So it was back to the pavement. I was trying to locate the residence of the rhythm guitar player from the other rock band in Dhahran. It was night and I was walking on what I remember as Main Street although it was just an industrial area with some lower-class homes mixed in. The real main street of Flagstaff was a little thing they called Route 66. I was walking towards the traffic flow if there had been any cars, with an asphalt parking lot on my left. Across the street was a warehouse and right next to it was a little house with a yard and chicken wire fence. Everything seemed dark and deserted.

I had just passed a telephone pole when I began to get the feeling that the approaching headlights were aimed right at me. I looked up and this little pickup truck was angling off the road and accelerating right in my direction. I turned and started to run. I just barely made it to the telephone pole when the truck shot by, maybe 3 feet from my body. As soon as it had passed, I started running across the street towards the warehouse. The psycho driver made a wide screeching turn in the parking lot and was coming right at me again. I could hear the engine revving, and I could see my shadow as I ran. It was growing in size on the warehouse wall. The car was right behind me, closing in fast. By the way, I don't care if the finest Hollywood stunt people did the timing on this - it wouldn't have been any more intense then what happened in real life.

The warehouse had a concrete set of stairs and so the truck had to take an angle and try and clip me. I leapt to those steps just as it went by. I just made it. I mean by inches. The truck swerved and went zipping past. By now I was completely energized. It was like they always say: I didn't have time to be frightened - it was just a burst of pure adrenalin.

After the little Datsun pickup truck had passed, I came back off the steps and ran next door towards the residence. Even with the backpack on, I jumped the fence and landed in the yard in a heap. The little truck swerved back over beyond the initial telephone pole and came to a stop in the parking lot, with the car pointing right at me. Then the driver turned off his headlights and waited. We were in a standoff, staring at each other. I was breathing hard and wondering what to do next.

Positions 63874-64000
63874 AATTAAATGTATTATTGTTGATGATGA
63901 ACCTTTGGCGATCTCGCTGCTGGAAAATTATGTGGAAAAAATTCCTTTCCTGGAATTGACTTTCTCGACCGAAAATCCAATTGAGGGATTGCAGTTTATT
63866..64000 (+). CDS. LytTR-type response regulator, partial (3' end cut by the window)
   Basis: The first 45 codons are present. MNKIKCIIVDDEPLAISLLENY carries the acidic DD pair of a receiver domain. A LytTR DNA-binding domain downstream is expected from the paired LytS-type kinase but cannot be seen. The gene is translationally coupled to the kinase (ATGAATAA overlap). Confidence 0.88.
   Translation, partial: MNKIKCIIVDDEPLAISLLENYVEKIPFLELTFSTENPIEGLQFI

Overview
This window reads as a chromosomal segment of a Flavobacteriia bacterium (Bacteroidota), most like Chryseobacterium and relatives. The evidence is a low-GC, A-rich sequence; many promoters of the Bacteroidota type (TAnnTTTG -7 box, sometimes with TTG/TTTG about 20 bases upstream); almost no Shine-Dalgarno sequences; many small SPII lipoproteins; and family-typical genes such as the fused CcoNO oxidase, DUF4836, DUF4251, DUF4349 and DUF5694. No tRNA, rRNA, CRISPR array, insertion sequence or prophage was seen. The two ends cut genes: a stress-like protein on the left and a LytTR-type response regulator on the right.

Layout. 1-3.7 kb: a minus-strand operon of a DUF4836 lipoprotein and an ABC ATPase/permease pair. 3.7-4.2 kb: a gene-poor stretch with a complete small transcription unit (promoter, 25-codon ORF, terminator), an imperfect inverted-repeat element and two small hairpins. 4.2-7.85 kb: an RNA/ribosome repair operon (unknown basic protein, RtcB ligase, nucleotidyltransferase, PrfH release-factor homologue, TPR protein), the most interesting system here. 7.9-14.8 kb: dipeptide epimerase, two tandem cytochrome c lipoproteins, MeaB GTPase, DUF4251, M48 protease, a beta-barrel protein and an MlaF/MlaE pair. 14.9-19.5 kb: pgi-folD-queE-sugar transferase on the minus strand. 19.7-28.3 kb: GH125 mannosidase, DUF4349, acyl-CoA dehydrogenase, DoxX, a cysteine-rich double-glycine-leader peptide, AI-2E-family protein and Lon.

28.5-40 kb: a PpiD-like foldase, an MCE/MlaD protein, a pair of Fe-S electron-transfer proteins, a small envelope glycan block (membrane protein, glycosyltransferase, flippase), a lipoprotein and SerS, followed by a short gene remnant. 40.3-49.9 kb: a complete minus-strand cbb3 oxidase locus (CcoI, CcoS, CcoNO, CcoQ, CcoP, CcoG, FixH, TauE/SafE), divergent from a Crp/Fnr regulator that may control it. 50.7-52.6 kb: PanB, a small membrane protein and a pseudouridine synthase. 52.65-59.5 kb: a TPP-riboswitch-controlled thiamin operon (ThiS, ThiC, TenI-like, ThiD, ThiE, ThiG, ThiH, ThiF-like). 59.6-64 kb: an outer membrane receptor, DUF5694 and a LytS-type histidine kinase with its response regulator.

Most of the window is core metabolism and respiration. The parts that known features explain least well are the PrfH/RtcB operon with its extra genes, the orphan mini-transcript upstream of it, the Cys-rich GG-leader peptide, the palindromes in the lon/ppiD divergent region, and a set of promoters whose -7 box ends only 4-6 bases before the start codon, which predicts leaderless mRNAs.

Suddenly, a car rolled in from the left and pulled up in front of the yard. It was two girls: Angels # 2 and # 3 of Arizona. I'll never forget what one of them said: "Why is that man trying to kill you?" It sounded strange but that was what he was trying to do. I told her, "I don't know - we just met." These wonderful women offered to take me anywhere in Flagsaff and I got in. We even drove over to the pickup truck and circled it. The man had short dirty blond hair and glasses over beady little eyes. He had the classic intense look of a psycho criminal, staring straight ahead, lost in his twisted world. We drove away.

There would be 4 or 5 close calls on the road during the Hitchhiking Years. This one in the Spring of 1972 was the worst. Strangely, I felt no fear or even ill will at the time or since. I just didn't think about mankind in those terms back then. It didn't register with me. Instead, I felt terrific knowing I had survived. Not only was I still alive, but I had been rescued by these two great women. They really were cool, and that's what I chose to think about. It had been quite a day for a variety of reasons. These were the 3 Angels of Arizona, and they'll always have their own place in my heart.